UNL professor compares U.S. vaccine distribution plan to other countries
When it comes to getting the vaccine, a local supply chain professor says some of the world's richest countries like the U.S. are still doing better than other countries.
LINCOLN, Neb., (KLKN) — When it comes to getting the vaccine, a local supply chain professor says some of the world’s richest countries like the U.S. are still doing better than other countries.
UNL professor Liang Xu has been watching the world as vaccines are being made, bought, and distributed differently. He says the U.S. And the U.K. are in the lead when it comes to vaccinations.
He says factors like extreme refrigeration and government funds have slowed the process for some developing countries. Xu says countries like Brazil and China are battling to reach their huge population against coronavirus.
“Developing countries, they lacked the money essentially, they don’t have the money to purchase the vaccine,” said Xu. “Okay, although it is a crisis, but still the market rule is still there. So you essentially can you pay for the vaccine and the government have to purchase that.”
When comparing the U.S. to Britain in terms of vaccine distribution, the U.S gave to the elderly first, while Britain, using the ‘one jab’ term, gave many people the first dose of the vaccine, and they will have to wait a few months for the second. Xu says Britain’s plan does slow the distribution process.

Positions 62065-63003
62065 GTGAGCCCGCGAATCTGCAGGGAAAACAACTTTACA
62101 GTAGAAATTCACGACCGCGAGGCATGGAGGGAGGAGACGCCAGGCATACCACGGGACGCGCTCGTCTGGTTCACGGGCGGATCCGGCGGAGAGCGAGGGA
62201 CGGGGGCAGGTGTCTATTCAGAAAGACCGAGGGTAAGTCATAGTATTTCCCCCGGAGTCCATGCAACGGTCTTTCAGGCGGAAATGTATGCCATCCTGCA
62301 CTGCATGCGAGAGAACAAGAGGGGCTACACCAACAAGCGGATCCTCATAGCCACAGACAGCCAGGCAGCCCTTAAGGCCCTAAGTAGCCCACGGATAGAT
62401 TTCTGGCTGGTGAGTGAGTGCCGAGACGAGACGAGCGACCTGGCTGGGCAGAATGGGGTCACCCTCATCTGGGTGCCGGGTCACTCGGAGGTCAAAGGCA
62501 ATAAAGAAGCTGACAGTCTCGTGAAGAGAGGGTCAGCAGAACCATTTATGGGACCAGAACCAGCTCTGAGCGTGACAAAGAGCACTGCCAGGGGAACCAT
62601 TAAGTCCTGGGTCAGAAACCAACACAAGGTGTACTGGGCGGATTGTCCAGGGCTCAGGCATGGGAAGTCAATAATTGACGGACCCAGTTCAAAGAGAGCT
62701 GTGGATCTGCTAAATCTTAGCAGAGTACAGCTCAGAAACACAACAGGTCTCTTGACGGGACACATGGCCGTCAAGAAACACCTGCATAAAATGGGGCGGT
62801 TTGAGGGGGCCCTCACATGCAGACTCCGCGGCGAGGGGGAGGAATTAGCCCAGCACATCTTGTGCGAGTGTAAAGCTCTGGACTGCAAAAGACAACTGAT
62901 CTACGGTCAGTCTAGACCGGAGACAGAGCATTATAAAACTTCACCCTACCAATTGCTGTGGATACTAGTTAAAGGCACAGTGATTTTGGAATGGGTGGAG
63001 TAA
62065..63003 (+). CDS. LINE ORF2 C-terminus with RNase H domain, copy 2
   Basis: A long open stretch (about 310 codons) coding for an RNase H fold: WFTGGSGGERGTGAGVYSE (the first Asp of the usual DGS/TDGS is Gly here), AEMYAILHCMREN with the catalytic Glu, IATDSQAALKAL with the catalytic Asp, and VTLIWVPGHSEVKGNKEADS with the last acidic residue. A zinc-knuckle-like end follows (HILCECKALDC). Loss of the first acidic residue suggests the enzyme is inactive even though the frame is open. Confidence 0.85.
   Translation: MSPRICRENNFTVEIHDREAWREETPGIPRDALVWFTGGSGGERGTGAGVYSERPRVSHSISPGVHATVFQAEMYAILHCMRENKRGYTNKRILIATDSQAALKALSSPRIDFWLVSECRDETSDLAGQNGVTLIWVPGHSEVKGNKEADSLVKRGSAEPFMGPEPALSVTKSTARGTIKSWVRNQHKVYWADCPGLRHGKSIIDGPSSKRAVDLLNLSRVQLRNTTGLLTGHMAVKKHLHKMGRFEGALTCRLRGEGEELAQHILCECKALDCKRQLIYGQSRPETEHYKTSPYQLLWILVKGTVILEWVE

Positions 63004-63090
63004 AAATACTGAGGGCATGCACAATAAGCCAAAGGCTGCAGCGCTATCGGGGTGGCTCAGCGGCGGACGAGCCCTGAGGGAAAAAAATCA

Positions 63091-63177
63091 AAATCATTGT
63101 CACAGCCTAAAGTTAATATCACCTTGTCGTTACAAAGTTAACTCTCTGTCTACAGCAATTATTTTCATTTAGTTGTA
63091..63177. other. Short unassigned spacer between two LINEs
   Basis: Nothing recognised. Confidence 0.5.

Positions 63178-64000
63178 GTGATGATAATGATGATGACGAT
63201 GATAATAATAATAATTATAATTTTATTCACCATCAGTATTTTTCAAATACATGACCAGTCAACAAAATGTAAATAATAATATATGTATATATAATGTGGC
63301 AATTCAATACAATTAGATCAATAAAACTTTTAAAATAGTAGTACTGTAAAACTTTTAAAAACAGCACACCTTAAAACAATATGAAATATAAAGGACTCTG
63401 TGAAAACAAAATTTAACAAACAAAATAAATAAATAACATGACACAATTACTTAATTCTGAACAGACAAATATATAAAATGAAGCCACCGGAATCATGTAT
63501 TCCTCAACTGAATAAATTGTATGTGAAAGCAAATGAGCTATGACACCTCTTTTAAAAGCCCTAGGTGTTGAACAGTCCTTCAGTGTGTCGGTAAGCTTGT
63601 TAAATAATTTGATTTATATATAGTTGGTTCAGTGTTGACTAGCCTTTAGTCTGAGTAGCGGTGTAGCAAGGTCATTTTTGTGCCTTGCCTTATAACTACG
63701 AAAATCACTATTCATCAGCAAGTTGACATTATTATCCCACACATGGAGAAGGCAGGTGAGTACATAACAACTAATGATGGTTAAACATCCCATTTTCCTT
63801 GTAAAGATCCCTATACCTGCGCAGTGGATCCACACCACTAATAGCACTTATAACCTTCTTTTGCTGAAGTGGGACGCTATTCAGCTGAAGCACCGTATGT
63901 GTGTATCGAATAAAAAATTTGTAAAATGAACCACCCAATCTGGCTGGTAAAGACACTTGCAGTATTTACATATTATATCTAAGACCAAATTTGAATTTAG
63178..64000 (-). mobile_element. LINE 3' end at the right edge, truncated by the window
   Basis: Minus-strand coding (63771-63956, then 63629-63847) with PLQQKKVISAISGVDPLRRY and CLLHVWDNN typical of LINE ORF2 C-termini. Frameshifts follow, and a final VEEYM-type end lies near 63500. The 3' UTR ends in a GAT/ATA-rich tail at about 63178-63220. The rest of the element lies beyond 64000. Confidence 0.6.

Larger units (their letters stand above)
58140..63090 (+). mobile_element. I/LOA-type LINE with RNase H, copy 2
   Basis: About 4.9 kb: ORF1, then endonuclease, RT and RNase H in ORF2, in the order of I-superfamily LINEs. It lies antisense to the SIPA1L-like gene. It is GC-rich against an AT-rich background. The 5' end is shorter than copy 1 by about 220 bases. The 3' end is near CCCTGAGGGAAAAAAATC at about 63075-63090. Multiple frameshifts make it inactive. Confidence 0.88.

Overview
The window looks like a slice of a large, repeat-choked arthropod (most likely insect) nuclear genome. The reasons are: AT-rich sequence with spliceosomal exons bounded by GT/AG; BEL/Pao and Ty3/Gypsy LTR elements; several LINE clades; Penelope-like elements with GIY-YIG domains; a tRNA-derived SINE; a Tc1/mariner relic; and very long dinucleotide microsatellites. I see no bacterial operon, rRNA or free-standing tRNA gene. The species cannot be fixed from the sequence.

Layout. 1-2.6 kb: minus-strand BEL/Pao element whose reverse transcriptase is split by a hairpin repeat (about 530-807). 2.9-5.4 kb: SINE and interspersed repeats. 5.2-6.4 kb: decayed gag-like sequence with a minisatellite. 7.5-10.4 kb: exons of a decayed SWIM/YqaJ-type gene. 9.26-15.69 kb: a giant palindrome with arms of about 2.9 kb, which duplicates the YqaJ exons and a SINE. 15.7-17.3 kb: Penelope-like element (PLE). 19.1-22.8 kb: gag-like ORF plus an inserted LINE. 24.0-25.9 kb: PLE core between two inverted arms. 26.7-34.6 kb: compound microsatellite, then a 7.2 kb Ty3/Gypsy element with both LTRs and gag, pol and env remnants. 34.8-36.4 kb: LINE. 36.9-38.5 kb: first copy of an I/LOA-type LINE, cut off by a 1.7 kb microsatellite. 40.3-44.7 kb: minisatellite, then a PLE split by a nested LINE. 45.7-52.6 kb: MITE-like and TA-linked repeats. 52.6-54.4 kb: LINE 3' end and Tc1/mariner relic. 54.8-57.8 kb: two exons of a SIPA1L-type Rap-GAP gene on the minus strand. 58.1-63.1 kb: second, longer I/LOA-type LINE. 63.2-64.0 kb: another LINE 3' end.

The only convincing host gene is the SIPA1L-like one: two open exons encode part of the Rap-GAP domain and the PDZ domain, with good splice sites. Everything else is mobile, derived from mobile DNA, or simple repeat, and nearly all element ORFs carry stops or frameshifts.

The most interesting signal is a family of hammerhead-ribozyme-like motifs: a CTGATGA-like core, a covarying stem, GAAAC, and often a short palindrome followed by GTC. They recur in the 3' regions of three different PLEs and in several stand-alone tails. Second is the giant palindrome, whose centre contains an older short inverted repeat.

“Because every vaccine you give to people as a first dose, then you have to reserve a second dose essentially,” said Xu. “So, that would dampen the speed when you have vaccination right? But because of the science, I think I believe in the science. The science shows that it works best to have both doses within three weeks. I think it’s best to follow those scientific standards, not trying to rush out everybody’s first dose, and then everybody has to wait for their second dose. I think that will discount the efficacy of that vaccine.”
I asked his opinion of Nebraska’s take, giving the vaccine to the elderly, and is slower than other states to give the vaccine to the younger population. He says he agrees with the plan, and protecting the vulnerable controls overcrowding the hospital and slows the death rate.
“I think it makes economical sense, and also from the treatments perspective, it’s also a good thing to start vaccinating the elderly person,” said Xu. “So, I think that’s a very good thing that we have to finish the vaccinating the older people and moving to the general public. I think most of the states are following that.”
Xu shares he was excited to get his first dose and sees it as a sign of hope to encourage more people to get the vaccine when it becomes available to you.